1st Semester as a VAP

18 Dec

For those of you who might be new to our blog, Fall 2013 was my 1st semester as a faculty member (a Visiting Assistant Professor; “VAP”) in the Department of Biology at Allegheny College. I’ve been trying to blog about my experiences as not only a new professor, but a VAP at a liberal arts college committed to teaching excellence and research productivity. I blog primarily about how I conduct research in this setting.

I have about 80 students in front of me taking their final exam (my 1st final) and once they are graded, I’m officially finished. Here are some comments and pieces of advice, followed by my story, primarily targeted at those of you who are new faculty and/or VAPs.

Departmental Rapport

New faculty members are at the mercy of junior- and senior-faculty for everything, including institutional knowledge, advice, help purchasing equipment, thoughts on where to go to conduct field research, inspiration, criticism, and everything in between. I think that I’m generally perceived as a nice person, but I made it a point early on to purposefully visit faculty members to do things other than ask them questions. A quick office visit with a 1/2 cup of coffee can go a long way in building a relationship. I’ve found that this has actually lead to more meaningful conversations about research and has helped direct my research path.

Follow Through with Your Research Plan

Remember that research statement that you wrote to get your job? Stick to it! By all means, make modifications as necessary, but that document should serve as your template for what your research program should look like. It was reviewed by the group of people that hired you and they obviously think that it is doable at your university. Given all the other time sponges that you’ll encounter your 1st semester, this document is gold. Start early and write out the specific steps that you need to accomplish to actually carry out your research plan at your university.

Hitting the Ground Running

Although you have a million other things on your plate as a new faculty member, I’m already seeing the benefits of starting my research program my 1st semester here. Taking a new project w/ undergraduate researchers from start to finish at a new university can be a lengthy process. Purchasing equipment, completing scientific collection permits, your IACUC review, scaling the project to fit the resources at your university, and finding interested undergraduates all need to be completed before you can even start the project, not to mention the time it will take to conduct the research, analyze the data, and write up the manuscript. For those of you who do any sort of research with a field component in parts of the world where there is snow, your research season is already cut in half and further limits what you can do. Make it a priority to start your research program and start it early. Your 1st publication at your new institution is often critical during your pre-tenure review (when/if that happens at your university). If you are a VAP with hopes of being converted to a TT line, this is even more important. Demonstrating that you can excel at multitasking all these things and produce publication quality research will go a long way.

At the same time, if you are a faculty in a liberal arts setting, you need to carefully balance this with teaching expectations. I’ve heard a couple of cautionary tales from friends who were told that they were focusing too much on research and not enough on teaching.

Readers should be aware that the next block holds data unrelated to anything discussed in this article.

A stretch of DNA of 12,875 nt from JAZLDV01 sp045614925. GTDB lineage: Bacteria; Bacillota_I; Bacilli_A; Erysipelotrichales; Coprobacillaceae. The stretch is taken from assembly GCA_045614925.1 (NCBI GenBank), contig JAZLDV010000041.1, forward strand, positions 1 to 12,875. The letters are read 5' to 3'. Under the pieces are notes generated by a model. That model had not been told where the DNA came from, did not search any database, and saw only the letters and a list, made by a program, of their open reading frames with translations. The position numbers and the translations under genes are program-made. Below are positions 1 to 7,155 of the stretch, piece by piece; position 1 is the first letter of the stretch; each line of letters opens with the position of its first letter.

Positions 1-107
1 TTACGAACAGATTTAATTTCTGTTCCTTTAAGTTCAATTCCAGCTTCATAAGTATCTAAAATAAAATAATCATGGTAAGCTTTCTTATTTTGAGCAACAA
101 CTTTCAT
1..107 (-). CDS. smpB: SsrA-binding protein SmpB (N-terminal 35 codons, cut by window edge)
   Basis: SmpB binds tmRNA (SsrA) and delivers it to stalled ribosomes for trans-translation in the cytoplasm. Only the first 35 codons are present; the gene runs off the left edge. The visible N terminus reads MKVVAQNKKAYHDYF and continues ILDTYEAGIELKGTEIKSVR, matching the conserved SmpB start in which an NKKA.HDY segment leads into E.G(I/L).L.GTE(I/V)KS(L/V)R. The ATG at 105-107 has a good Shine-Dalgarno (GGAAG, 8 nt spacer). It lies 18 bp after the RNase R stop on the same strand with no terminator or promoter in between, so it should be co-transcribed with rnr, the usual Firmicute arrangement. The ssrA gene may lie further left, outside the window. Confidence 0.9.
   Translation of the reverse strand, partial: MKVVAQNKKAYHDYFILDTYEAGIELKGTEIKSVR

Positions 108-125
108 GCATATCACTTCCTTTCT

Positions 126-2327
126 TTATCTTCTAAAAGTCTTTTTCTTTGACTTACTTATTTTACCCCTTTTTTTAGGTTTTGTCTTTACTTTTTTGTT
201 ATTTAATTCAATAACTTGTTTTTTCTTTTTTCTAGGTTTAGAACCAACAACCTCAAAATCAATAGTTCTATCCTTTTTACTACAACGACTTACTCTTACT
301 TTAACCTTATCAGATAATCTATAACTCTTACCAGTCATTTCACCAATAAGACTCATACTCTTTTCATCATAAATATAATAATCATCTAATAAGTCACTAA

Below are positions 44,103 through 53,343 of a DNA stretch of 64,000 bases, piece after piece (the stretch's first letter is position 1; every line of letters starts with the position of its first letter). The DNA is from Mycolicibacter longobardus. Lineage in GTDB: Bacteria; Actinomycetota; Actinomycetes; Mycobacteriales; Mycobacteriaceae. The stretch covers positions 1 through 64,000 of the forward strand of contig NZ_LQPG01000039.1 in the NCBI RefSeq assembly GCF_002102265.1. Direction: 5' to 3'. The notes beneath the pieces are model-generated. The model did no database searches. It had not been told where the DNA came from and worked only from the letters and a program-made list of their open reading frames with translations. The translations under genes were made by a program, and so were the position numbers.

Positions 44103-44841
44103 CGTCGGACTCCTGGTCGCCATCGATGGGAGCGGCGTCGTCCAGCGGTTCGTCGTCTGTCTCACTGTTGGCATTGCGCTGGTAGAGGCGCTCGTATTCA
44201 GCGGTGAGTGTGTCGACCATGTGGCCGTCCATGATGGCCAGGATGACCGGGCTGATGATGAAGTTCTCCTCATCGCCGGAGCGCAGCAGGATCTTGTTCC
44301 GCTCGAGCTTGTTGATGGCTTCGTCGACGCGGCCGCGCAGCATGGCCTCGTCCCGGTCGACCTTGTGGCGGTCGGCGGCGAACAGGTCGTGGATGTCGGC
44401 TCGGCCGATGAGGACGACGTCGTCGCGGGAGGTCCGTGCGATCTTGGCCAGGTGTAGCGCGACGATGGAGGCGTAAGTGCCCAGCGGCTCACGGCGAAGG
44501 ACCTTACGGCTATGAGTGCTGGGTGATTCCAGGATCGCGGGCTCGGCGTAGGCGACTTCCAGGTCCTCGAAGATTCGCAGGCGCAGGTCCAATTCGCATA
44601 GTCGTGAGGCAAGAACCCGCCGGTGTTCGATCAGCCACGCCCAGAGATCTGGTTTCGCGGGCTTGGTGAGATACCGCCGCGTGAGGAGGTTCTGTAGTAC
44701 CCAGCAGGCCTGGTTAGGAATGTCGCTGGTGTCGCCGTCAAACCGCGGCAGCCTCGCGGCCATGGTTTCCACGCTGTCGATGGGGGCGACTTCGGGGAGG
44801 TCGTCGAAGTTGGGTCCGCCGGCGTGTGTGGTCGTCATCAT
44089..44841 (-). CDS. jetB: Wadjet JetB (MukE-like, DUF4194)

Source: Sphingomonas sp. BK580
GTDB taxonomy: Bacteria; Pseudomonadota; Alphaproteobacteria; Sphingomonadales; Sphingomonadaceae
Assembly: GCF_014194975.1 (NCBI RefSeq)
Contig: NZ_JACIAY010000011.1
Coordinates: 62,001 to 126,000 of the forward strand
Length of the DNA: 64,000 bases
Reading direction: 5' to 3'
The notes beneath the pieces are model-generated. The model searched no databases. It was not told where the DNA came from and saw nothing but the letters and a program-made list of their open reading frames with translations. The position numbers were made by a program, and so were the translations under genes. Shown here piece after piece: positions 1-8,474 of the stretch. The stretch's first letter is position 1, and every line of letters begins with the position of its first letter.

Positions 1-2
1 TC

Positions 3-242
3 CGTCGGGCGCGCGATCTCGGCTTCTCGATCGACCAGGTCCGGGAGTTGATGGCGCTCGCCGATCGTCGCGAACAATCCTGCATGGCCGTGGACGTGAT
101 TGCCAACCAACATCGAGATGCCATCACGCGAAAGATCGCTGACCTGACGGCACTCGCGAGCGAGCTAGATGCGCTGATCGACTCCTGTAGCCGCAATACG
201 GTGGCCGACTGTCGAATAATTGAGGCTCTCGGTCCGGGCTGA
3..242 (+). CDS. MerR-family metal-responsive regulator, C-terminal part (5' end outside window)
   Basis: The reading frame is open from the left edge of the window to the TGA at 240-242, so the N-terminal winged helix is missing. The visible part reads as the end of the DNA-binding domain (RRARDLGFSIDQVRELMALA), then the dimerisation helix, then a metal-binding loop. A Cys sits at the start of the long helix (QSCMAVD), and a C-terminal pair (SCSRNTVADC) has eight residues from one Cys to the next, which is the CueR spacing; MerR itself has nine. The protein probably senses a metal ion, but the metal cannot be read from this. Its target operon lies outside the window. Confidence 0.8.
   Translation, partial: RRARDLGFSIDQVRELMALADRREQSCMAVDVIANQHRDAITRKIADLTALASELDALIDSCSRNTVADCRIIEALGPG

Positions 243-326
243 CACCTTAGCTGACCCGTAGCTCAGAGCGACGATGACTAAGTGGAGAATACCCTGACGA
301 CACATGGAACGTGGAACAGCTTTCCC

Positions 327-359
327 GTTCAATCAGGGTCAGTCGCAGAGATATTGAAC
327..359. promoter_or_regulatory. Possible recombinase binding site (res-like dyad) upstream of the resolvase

My Experience at Allegheny

I did a good job preparing an institution-specific research statement as well as detailed lists of equipment needs (including product #s from my postdoc lab) and I found that this lightened up my to-do list. I was thus able to immediately target a small group of undergraduate researchers and start recruiting students into my lab. I obviously wanted to find students with interests in ecology, but I targeted students in my class that I thought were good critical thinkers and I recruited 2 sophomore biology majors to join my lab. In addition, through casual conversations with a departmental colleague, I was able to recruit a junior global health/biology major who will do his senior comp project with me. I found that this mix of sophomores and juniors was important because there is a degree of peer knowledge that Allejandro can pass along to Alex and Joe. I am in the process of writing my first NSF pre-proposal with Travis Wilcoxen (blogger here at LiberalArtsEcologists) which is essentially an expanded version of my research statement for Allegheny. Although I wasn’t able to start a research project that was part of my specific planned research program, I developed a project with a collaborator that fit in the broader picture of host-parasite interactions. This was key because I was able to register my 3 undergrads for some independent research, which not only looks good from an administrative perspective, it provides me with an opportunity to get some undergrads trained on research techniques and hopefully get my first senior authored paper.

Overall, I’m happy with my 1st semester and I think I made good progress in establishing my research program. There are things that I wanted to do better (e.g., have more regular lab meetings with my students, spend more time with them on the primary literature, and found more ways to collaborate with my departmental colleagues) and I would encourage our readers to consider those things along with the many other things they need to multitask their 1st year.

Here’s to a great winter break for all of you. Happy Holidays.

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